ST. PETERSBURG — U.S. Rep. C.W. Bill Young's district could tilt more Democratic after redistricting in 2012. His health has declined and he walks with a cane. He has been forced to raise money for re-election earlier than usual this year.
Yet no Democrat is running against the 80-year-old incumbent.
Instead, the name of Young's next opponent is a mystery a year out from the 2012 election.
"My position today is be prepared and get ready," Young said after a recent luncheon at General Dynamics, a military contractor in St. Petersburg that received federal funding thanks to him.
"First of all, we don't know what our districts are going to be,'' he said. "I'm not sure we'll even know that until sometime next spring."
Local Democratic officeholders have downplayed facing Young, R-Indian Shores. However, New York Congressman Steve Israel, chairman of the Democratic Congressional Campaign Committee, listed Young among six Florida Republicans targeted by Democrats.
And the party is still recruiting a candidate to run for Young's House District 10 seat.
"Bill could be vulnerable again with redistricting," Israel said. "If a fair process improves Democratic performance in Florida 10 … Bill Young would have to defend his vote to end Medicare in a year that's very challenging for incumbents, particularly incumbents who have been around for a long time."
Young dismissed the Medicare charge as false, noting Democrats under President Obama's health care bill reduced Medicare spending by $500 billion. While Young voted for a resolution that could force seniors to pay more for health care, the measure did not actually end Medicare.
Democratic intrigue in Young's district, which Obama carried in 2008, is as much a ritual as watching for his retirement. But his 21 straight congressional election victories have scared off big challengers.
Israel mentioned County Commissioner Ken Welch as a possible opponent. But Welch has said he won't challenge Young, and brushed off interest again recently. After speaking recently with Israel, Democratic state Rep. Rick Kriseman also said he will focus on seeking re-election.
Locals tend to vote more for the person than the party, Kriseman said. A challenger needs heaps of credibility, money and good poll numbers.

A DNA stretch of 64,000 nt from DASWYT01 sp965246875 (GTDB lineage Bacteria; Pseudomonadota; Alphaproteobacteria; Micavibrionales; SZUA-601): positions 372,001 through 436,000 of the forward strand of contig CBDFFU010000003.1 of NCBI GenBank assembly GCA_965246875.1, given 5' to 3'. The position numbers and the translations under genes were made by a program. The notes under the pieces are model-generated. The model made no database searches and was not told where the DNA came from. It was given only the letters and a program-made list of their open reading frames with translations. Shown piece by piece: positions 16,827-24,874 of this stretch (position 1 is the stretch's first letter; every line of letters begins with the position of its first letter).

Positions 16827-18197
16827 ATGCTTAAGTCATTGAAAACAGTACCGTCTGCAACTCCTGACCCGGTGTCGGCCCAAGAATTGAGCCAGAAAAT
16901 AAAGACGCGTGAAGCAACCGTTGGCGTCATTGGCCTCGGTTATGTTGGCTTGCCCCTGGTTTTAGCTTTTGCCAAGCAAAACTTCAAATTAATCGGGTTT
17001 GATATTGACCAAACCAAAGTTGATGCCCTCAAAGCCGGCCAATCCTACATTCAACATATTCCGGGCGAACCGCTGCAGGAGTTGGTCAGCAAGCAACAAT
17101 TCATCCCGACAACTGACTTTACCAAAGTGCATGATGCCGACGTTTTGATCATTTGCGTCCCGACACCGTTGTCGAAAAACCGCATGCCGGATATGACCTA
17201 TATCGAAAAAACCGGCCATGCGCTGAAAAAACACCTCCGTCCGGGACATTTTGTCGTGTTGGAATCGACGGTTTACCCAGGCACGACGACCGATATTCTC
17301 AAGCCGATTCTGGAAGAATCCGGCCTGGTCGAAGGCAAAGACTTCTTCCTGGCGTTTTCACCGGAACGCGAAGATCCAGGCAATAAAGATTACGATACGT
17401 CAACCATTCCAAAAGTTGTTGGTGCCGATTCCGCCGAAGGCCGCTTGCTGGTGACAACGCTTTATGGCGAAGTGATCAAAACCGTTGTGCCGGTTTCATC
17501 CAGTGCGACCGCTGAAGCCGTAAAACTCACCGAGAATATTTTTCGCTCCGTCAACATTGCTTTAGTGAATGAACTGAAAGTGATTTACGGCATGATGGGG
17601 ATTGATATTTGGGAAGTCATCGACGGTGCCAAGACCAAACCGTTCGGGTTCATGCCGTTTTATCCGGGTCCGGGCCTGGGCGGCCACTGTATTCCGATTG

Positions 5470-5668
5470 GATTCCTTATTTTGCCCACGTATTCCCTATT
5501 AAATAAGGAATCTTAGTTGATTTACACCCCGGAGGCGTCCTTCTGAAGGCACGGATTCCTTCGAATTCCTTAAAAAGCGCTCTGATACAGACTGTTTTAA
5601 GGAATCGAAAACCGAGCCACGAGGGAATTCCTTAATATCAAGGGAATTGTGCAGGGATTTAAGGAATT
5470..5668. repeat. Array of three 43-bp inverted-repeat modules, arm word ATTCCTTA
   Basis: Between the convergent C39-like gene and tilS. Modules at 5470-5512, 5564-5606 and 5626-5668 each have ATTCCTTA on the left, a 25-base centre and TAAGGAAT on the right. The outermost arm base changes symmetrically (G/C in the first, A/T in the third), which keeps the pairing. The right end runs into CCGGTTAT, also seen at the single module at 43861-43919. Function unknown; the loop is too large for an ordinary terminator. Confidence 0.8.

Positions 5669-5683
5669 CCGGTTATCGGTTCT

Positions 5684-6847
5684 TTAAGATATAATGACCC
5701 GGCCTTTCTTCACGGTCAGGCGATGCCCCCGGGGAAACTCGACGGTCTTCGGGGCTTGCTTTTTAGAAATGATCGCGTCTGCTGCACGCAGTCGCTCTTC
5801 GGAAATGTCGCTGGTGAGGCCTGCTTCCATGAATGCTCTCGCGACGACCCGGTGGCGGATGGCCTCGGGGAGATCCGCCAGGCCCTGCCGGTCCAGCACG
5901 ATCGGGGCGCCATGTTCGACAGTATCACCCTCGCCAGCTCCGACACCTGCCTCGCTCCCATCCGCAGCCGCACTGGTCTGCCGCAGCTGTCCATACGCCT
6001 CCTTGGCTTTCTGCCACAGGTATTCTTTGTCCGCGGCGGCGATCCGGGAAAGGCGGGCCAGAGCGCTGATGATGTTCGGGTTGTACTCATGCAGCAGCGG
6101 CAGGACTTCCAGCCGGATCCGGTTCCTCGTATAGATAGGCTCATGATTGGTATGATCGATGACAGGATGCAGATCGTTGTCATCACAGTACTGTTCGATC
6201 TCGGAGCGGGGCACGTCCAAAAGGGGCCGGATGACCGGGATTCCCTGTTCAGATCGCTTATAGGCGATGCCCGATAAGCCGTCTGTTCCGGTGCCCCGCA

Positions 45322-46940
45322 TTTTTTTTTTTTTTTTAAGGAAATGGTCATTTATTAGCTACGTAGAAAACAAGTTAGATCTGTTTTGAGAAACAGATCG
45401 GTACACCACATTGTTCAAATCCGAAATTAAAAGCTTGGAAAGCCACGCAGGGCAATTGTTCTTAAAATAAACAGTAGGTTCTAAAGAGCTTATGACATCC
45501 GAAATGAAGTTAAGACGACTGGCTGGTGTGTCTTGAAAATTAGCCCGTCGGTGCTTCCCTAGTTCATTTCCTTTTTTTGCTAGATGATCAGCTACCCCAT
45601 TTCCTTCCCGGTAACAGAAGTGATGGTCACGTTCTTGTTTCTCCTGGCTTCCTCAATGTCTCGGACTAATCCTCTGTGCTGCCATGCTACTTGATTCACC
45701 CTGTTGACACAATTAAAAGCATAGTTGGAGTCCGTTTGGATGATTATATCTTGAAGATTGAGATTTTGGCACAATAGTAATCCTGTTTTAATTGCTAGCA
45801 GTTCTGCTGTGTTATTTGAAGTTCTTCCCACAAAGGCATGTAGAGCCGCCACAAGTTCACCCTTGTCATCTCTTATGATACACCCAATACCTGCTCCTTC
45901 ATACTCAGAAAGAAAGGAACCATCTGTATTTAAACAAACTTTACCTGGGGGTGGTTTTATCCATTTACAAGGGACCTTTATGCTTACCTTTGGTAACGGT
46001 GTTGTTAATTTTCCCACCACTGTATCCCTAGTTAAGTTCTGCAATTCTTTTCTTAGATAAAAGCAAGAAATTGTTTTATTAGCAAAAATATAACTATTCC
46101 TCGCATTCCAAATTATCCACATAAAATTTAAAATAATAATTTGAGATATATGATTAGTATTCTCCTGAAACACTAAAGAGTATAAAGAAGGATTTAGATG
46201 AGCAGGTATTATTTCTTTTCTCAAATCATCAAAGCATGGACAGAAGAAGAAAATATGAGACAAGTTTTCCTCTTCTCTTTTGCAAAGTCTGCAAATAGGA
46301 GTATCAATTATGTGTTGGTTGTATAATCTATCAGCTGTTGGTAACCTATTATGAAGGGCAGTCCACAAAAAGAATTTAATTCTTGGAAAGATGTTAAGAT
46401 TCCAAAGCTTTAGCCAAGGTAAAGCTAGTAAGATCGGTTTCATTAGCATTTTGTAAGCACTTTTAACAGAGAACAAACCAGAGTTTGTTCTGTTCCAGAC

He said he told Israel that Young is formidable for any challenger. "That doesn't mean it's not winnable, but he's formidable," Kriseman said.
Even former Gov. Charlie Crist, who has no party affiliation, has been mentioned, though most Republicans and Democrats dismiss it. Crist didn't return a phone message seeking comment.
As a state senator in 2010, Democrat Charlie Justice heard pronouncements of Young's weaknesses — only to see supposedly Democratic neighborhoods vote for Young over him in a cakewalk.
How much time has Justice spent thinking about another run in 2012? Barely any.
"It has lasted less time than my ad buy on the last campaign," Justice said.
Young has not officially announced he will run again because it's too early, he said. But he started raising money early in 2011, a signal he'll be a candidate — and a sign of a depleted kitty.
Two back surgeries kept him out of the public eye in 2010, forcing him to spend more money on advertising, he said.
As of Sept. 30, Young had $190,000 on hand after raising $85,000 this summer, according to campaign finance reports. Young had $420,000 cash on hand at the same point in his 2010 re-election campaign.
Then there's his much-watched health. Young told recent crowds he lost about 5 inches in height in the surgeries. He requires therapy on his back.
"I'm doing okay. I don't miss any work, I get my job done," said Young, who still has back pain. "I had to do two defense bills this year rather than one because the Democrats wouldn't do it last year."
As Democrats hedge, he has returned this year to a choice role, chairman of the House defense appropriations panel. Local Republicans still embrace him. At the posh social room of the Ovation condo tower Sept. 30, former U.S. Ambassador Mel Sembler, a developer, helped stage a fundraiser. Former St. Petersburg mayor Rick Baker introduced Young. State lawmakers waited to shake his hand.
His appropriations perch has allowed Young to sprinkle federal money around the Tampa Bay area — funding that aids his image of being above partisanship, if also prompting occasional criticism of being too cozy with lobbyists. It also keeps top contributors on his side, and puts his name where any voter — or opponent — must pass: a range of buildings, bridges, a regional reservoir and a marine science complex in St. Petersburg.
Young supporter Peter Betzer, a retired University of South Florida professor, said the congressman's influence has defined the county.
"Pinellas County ought to have a sign: the C.W. Bill Young Complex," Betzer said. "It's not totally facetious."
Times political editor Adam C. Smith contributed to this report. David DeCamp can be reached at email@example.com or (727) 893-8779. Follow him on Twitter at twitter.com/decamptimes